Eclim's :JUnit command allows you to execute individual test or individual methods from your tests.
If you'd like to run a particular test you can do so by supplying the fully qualified class name of the test to run (you can use vim's tab completion here to alleviate having to type the full name):
Another way is to simply run :JUnit with no arguments and let it decide what to run based on the current context of the cursor:
If you'd like to run all tests for the current file, regardless of whether the cursor is on a method or not, you can do so by running :JUnit with the '%' argument:
For cases where you'd like to run all your unit tests you can run :JUnit with the '*' argument and eclim will locate all your test files and run them:
You can also pass in an ant compatible pattern to match the tests you'd like to run:
When editing a java file, if you would like to open the corresponding test, you can issue the command :JUnitFindTest. When the cursor is on a method in your source file this command will also try to find the corresponding test method within the test file.
If you run :JUnitFindTest from a test class, eclim will attempt to find the corresponding class that is being tested.
If you are running your unit tests from a build tool like ant or maven, then you most likely are writing those results to a directory in your project. If so then you can set the org.eclim.java.junit.output_dir setting to that location which then allows you to use the command :JUnitResult to locate and opening the result file for the currently open test or the test supplied as an argument.
While editing junit files, eclim provides functionality to generate test method stubs similar to the method override / impl functionality provided for non-test-case classes. The only difference is that instead of :JavaImpl, you use :JUnitImpl to open the window of possible methods to implement.
To determine what class the current test is for, eclim expects that the standard naming convention for tests is followed, where the test has the same fully qualified class name as the target class with a 'Test' suffix.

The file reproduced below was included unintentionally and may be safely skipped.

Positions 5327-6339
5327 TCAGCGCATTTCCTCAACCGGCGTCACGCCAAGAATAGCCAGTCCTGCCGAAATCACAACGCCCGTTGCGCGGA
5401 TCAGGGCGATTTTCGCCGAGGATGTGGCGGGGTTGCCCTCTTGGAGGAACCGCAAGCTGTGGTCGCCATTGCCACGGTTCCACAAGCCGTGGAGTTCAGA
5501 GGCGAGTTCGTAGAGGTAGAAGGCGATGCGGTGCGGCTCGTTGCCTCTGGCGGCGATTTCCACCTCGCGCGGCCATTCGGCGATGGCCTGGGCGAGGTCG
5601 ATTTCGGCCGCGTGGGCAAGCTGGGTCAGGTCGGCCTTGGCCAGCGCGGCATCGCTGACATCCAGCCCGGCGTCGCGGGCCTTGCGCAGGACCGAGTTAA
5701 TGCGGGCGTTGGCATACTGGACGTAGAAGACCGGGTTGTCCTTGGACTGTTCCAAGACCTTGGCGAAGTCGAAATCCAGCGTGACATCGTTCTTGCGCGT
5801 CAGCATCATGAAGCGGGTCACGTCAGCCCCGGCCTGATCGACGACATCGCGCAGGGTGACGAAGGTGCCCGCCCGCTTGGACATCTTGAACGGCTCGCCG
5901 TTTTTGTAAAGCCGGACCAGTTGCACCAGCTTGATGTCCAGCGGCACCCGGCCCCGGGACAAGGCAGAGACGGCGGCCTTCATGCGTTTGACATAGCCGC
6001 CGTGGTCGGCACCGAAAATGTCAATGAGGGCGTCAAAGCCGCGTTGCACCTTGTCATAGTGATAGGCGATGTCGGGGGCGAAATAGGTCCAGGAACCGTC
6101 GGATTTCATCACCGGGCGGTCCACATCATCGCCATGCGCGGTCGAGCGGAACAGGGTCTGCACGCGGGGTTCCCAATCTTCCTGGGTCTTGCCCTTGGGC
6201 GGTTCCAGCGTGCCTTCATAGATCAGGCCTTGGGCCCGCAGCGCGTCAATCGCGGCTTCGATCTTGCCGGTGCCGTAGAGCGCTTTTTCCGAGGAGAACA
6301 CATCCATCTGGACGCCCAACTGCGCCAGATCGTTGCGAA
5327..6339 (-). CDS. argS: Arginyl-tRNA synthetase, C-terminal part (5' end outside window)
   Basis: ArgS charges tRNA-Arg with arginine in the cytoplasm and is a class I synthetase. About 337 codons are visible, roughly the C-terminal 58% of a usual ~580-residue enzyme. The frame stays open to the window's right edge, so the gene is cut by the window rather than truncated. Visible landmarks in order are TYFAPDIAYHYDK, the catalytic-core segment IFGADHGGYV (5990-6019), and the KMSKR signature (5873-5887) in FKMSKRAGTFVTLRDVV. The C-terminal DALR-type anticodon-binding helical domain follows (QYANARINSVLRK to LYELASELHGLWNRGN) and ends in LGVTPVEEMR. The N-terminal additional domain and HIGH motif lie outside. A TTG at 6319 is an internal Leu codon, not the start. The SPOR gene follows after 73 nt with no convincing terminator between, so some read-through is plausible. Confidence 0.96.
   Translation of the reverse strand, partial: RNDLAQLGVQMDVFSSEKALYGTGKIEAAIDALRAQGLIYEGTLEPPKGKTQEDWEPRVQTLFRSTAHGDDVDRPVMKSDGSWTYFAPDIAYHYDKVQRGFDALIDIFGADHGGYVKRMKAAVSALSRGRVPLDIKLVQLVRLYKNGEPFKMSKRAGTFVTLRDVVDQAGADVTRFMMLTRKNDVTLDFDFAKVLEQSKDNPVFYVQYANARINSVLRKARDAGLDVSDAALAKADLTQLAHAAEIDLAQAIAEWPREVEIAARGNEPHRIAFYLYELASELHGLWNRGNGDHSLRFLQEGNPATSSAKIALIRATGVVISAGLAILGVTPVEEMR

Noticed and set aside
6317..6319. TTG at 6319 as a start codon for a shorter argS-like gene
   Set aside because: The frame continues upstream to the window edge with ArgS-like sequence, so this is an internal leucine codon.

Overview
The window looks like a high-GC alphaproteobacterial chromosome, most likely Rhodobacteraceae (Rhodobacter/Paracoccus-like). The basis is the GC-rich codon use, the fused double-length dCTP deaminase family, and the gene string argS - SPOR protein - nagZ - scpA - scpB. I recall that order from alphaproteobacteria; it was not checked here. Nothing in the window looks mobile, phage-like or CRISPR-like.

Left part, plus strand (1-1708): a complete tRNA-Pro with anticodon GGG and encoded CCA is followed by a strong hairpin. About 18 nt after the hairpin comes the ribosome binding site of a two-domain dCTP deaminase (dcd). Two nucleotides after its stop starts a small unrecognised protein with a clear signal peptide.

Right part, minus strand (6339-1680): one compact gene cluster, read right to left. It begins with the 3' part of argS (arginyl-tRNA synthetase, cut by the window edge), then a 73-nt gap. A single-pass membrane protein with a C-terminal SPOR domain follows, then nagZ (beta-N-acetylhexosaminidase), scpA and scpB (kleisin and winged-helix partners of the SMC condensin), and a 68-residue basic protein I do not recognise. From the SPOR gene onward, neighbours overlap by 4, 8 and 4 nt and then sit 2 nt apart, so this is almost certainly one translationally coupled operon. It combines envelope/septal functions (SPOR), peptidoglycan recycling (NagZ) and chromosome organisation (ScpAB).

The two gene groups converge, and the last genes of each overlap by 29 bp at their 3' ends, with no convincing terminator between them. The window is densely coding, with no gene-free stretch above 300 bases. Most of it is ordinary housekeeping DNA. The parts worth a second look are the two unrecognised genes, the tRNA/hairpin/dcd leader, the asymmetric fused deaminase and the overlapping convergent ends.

So for the test
org.foo.bar.BazTest, the exepected class being tested would
Eclim also supports tests with a 'Test' prefix instead of a suffix and in the case of neither a 'Test' prefix or suffix, it will search for a class of the same name in a different package should you perhaps use a package convention for your tests rather than a class name convention.
When invoking :JUnitImpl from within
org.foo.bar.BazTest, eclim will
locate the class
org.foo.bar.Baz and generate a list of methods to test
When you hit <enter> on the method to add, if that method belongs to a type in the hierarchy for the class being tested, then the corresponding test method stub will be inserted, otherwise a regular overriding stub will be generated.
org.eclim.java.junit.output_dir - Defines the project relative location of the junit test results.
org.eclim.java.junit.jvmargs - Json formatted list of strings to supply as args to the jvm when forking to run unit tests.
org.eclim.java.junit.sysprops - Json formatted list of strings to supply as system properties to the jvm when forking to run unit tests.
org.eclim.java.junit.envvars - Json formatted list of strings to supply as environment variables to the jvm when forking to run unit tests.
Currently eclim's support for TestNG is limited to supporting Vim's :make in conjunction with ant to populate vim's quickfix results with failed tests.
By default TestNG's output to the console is very terse. So in order to support monitoring of failed tests via vim's error format, eclim provides a custom TestNG listener which must be installed into your build environment.
The first step is to place the
eclim-testng.jar file in your TestNG
classpath you have configured for ant. You can find this jar file in your
The second step is to add the
listener attribute to your
testng task which references the required eclim testng listener:
... <testng ... listener="org.eclim.testng.TestNgListener"> ...
See the testng ant task docs for more information.
Once you have completed that setup, you should then be able to run your ant target from vim and (as long as eclim is running) all failed tests will be added to your vim quickfix results.
Ex. Assuming your ant task is named 'test':